Implementing Responsive Design with CSS
The web is everywhere. It's on your desktop, in your pocket, and even waiting in your e-mail. How do you tame your HTML when it can find itself in some tight situations? Media Queries is one tool that can help.
I delivered a presentation at DocType Society on the topic of CSS Media Queries alongside Eric Zanol. We tried to show media queries as a tool for reshaping content to fit the user's experience. We covered some of the theory of responsive design, basics of declaring a media query, then ran over a host of examples harnessing the power of CSS3. The presentation materials, instead of being traditional slides, were several examples conglomerated into a single HTML file. It is available for download here.
If you pull down the zip file and open "demo.html" in a modern browser (Safari or Chrome preferred), one is bombarded with a few notes on what Media Queries are and basics on their anatomy. When you reach the iPad, that's when the fun begins. Try resizing the width of the browser window to see the examples in action. Viewing source, you can see the HTML & CSS for each example, along with sparse notes on the origin of the example and how it was implemented.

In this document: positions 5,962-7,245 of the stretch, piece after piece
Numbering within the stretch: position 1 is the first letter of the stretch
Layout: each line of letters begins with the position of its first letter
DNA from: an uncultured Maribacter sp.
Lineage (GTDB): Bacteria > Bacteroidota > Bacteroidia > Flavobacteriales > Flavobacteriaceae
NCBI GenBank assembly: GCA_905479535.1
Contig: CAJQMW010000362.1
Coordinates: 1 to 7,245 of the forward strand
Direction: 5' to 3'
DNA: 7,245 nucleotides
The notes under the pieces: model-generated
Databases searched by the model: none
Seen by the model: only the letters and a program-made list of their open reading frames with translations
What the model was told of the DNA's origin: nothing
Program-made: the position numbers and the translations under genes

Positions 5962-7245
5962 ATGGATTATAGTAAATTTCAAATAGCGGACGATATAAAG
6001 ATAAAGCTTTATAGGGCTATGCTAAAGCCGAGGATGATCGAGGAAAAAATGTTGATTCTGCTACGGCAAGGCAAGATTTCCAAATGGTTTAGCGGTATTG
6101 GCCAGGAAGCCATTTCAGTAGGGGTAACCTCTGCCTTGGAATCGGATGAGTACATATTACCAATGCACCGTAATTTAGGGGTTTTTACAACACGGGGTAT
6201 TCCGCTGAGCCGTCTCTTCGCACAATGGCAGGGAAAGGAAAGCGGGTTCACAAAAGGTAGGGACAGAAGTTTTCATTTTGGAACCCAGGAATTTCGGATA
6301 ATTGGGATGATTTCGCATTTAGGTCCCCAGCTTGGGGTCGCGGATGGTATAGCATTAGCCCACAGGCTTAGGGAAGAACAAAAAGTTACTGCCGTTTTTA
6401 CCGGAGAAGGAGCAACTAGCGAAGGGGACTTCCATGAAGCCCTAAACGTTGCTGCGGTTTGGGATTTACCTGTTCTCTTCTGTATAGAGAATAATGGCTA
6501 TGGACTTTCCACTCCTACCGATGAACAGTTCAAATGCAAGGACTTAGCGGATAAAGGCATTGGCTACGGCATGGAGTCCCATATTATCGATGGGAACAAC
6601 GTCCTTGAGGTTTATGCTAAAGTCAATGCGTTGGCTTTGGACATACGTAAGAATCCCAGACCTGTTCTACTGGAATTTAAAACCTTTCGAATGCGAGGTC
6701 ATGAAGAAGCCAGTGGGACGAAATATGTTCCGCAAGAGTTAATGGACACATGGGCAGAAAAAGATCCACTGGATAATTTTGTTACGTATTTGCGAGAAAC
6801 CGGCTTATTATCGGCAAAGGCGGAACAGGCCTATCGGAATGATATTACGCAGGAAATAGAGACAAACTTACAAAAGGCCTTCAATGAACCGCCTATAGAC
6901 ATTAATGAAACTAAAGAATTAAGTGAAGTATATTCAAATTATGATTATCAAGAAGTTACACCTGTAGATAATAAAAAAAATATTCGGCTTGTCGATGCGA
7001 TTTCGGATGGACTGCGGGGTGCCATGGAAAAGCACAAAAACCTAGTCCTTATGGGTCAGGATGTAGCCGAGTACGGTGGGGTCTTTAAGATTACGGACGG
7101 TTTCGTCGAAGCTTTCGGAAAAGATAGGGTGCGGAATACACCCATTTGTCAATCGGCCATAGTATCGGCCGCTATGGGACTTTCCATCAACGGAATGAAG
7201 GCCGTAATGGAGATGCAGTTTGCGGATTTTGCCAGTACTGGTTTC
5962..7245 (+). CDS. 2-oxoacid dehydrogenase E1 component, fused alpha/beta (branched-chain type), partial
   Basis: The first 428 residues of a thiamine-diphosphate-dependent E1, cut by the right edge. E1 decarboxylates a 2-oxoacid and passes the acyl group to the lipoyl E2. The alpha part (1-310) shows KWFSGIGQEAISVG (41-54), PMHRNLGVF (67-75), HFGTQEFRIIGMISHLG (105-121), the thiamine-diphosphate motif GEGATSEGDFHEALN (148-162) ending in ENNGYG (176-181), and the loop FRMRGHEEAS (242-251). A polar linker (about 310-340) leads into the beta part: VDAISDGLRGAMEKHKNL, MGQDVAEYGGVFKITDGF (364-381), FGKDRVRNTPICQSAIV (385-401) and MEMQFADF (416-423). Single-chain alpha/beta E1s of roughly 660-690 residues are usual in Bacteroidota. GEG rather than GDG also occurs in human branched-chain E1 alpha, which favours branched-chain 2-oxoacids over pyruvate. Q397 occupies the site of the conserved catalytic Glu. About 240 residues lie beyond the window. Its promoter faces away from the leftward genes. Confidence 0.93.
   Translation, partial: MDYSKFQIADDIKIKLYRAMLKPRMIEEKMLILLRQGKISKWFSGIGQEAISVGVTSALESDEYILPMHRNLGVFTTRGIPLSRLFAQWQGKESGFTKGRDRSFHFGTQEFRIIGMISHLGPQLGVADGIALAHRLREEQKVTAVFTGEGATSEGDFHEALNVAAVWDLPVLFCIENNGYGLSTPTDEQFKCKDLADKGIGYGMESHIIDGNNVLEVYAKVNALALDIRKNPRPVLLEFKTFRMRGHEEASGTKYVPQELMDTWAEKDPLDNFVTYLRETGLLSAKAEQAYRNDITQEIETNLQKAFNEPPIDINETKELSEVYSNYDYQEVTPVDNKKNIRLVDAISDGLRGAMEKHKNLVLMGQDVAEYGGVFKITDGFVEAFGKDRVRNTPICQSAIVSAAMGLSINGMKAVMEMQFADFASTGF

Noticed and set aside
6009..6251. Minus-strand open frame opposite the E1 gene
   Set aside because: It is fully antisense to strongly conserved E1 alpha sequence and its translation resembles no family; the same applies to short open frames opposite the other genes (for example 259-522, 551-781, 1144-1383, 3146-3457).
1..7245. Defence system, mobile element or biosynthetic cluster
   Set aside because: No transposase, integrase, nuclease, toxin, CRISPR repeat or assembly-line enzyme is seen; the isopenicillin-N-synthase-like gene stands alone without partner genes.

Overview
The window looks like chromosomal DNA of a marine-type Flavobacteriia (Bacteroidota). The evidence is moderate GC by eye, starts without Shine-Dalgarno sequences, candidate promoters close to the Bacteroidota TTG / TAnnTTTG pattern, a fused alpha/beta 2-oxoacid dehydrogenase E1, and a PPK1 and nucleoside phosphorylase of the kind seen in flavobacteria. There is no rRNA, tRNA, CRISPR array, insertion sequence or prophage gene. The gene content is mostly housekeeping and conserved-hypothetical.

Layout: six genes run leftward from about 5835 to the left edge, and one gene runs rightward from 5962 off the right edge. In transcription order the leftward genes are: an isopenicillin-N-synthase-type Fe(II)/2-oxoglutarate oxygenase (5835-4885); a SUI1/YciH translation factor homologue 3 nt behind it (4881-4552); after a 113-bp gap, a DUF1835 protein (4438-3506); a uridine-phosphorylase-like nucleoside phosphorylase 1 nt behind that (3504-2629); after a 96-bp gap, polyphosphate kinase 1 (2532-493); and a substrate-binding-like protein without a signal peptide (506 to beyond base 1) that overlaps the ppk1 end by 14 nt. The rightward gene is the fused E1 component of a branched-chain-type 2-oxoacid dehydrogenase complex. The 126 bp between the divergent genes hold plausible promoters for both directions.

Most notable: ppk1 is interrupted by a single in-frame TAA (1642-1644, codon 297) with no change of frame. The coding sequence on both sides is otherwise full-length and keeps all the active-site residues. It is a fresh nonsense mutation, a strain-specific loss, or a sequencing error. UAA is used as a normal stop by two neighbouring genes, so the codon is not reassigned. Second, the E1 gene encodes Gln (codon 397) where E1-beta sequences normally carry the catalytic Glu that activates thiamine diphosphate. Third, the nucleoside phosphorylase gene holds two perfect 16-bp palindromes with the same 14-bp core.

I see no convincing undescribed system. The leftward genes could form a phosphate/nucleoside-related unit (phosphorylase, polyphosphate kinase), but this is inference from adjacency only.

Media queries allow for not only intelligent scaling and re-organizing at different screen sizes, but also the ability to make a printed version of your site more readable and less filled with cruft. While some bloggers might implement these features, truly I am wating for the day I can print out CNN without all the navigation cruft chewing up my ink cartridge. Also, e-mail on mobile devices is beginning to support media queries, enabling the millions of HTML e-mail messages to scale to fit what is becoming the most common way to read them.
We had a host of device for demonstrating the effect, including an iPad (thanks Adam Brault), Color Nook (thanks John), Android, iPhone, and 4:3 monitor (thanks Shenoa Lawrence). We had intended to allow for people to view their own sites on these devices, but sadly no one tooks up on it. Thankfully, Eric rather brilliantly had people bring up Dribbble on their phones while displaying it fullscreen on the projector. I think that allowed people to see how something can be different on the screen compared to in their hands, expressing the capabilities of media queries. Once you see their power for yourself, you'll want to harness them to make everything ready to be everywhere.